- Dec 12, 2019
They do indeed -- although, in Klipsch's defense*, the usual disclaimer in the trade rags when they point out the disparity between measured and claimed sensitivity is that Klipsch adds in some room effects to bolster their claims.Klipsch definitely "lie" about their sensitivity specs. The Polk seems like maybe a decent option. At that budget, you're going to be limited to mostly bookshelf speakers, where 90+ db sensitivity is pretty rare.
The larger problem is the ahem "sound signature" of many if not most of Klipsch's products (past & present) -- a harsh, aggressive, rough-and-tumble presentation that is fun and can even sound good with some source material, but can be fatiguing if not downright grating with many real-world recordings (even some that generally are felt to be 'good sounding' when heard on other loudspeakers).
For the OP's benefit -- you might want to consider some "pro" loudspeakers, depending upon your application, room size, and expectations. You might be surprised. It is a try before you buy scenario, though, if at all possible.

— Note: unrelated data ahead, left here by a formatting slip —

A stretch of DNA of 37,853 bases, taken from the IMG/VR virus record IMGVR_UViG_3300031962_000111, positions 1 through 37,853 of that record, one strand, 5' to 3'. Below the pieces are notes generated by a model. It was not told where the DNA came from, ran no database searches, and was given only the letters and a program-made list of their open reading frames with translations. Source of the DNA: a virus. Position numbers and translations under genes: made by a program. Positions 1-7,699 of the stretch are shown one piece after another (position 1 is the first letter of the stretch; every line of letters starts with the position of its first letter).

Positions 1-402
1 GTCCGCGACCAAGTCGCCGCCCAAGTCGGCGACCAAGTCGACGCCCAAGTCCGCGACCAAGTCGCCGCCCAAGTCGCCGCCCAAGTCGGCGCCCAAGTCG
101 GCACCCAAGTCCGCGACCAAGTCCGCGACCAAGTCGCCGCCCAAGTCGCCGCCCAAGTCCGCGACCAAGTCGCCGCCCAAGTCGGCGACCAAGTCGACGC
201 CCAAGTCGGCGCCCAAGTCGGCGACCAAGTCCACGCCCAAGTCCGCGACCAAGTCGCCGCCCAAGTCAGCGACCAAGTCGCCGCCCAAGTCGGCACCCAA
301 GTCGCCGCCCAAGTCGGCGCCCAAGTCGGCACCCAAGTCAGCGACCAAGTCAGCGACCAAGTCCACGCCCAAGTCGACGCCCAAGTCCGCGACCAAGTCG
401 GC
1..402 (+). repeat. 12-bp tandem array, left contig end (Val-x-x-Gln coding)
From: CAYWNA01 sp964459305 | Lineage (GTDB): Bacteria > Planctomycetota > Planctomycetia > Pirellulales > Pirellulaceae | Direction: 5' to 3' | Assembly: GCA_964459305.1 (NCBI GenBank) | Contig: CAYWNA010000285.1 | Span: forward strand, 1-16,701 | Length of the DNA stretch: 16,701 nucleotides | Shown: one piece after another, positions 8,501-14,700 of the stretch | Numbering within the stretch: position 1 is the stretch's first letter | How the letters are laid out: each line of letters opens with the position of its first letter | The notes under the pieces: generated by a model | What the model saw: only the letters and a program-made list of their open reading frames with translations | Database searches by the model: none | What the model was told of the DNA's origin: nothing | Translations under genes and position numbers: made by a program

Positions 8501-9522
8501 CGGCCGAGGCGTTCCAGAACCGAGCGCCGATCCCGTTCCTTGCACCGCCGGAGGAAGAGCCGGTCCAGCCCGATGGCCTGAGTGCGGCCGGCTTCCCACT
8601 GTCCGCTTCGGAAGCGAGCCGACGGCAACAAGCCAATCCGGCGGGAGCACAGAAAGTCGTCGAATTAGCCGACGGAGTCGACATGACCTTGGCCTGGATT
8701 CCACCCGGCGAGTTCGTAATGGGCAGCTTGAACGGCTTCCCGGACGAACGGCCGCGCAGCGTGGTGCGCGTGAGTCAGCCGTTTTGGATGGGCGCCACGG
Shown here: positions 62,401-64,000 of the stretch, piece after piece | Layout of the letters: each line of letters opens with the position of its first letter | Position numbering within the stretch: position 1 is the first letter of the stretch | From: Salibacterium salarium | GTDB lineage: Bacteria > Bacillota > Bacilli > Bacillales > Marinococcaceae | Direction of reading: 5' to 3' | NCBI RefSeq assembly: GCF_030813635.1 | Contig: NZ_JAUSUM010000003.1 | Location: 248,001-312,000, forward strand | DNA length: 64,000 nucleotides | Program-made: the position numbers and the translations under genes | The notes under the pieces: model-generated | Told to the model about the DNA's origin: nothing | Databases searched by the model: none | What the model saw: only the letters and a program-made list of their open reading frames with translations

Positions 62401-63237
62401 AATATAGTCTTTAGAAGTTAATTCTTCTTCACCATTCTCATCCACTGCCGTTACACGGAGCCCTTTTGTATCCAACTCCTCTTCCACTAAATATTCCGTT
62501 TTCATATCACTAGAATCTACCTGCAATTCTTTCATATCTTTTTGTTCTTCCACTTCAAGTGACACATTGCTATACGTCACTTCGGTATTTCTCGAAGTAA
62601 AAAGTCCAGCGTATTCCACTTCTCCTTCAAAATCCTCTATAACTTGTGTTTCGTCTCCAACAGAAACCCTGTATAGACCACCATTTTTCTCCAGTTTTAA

There are also interesting vintage (or hybrid, so to speak, modern & vintage amalgamation) options -- besides Klipsch, that is.
DSC_0938 (3) by Mark Hardy, on Flickr
There are also interesting if slightly esoteric (and perhaps not altogether satisfying, depending on individual taste & expectations) options from, e.g., Fostex that can result in affordable (e.g., Fostex enclosure + driver kits), high-ish sensitivity, and (perhaps even more important) easy-to-drive loudspeakers for flea- and low-powered amplifiers.
* anyone who "knows" me online knows that, as a former "Heritage" Klipsch owner, I am not much of a defender of the folks (originally) from Hope, Arkansas -- although I do still admire Col. Paul W. Klipsch's iconoclastic character.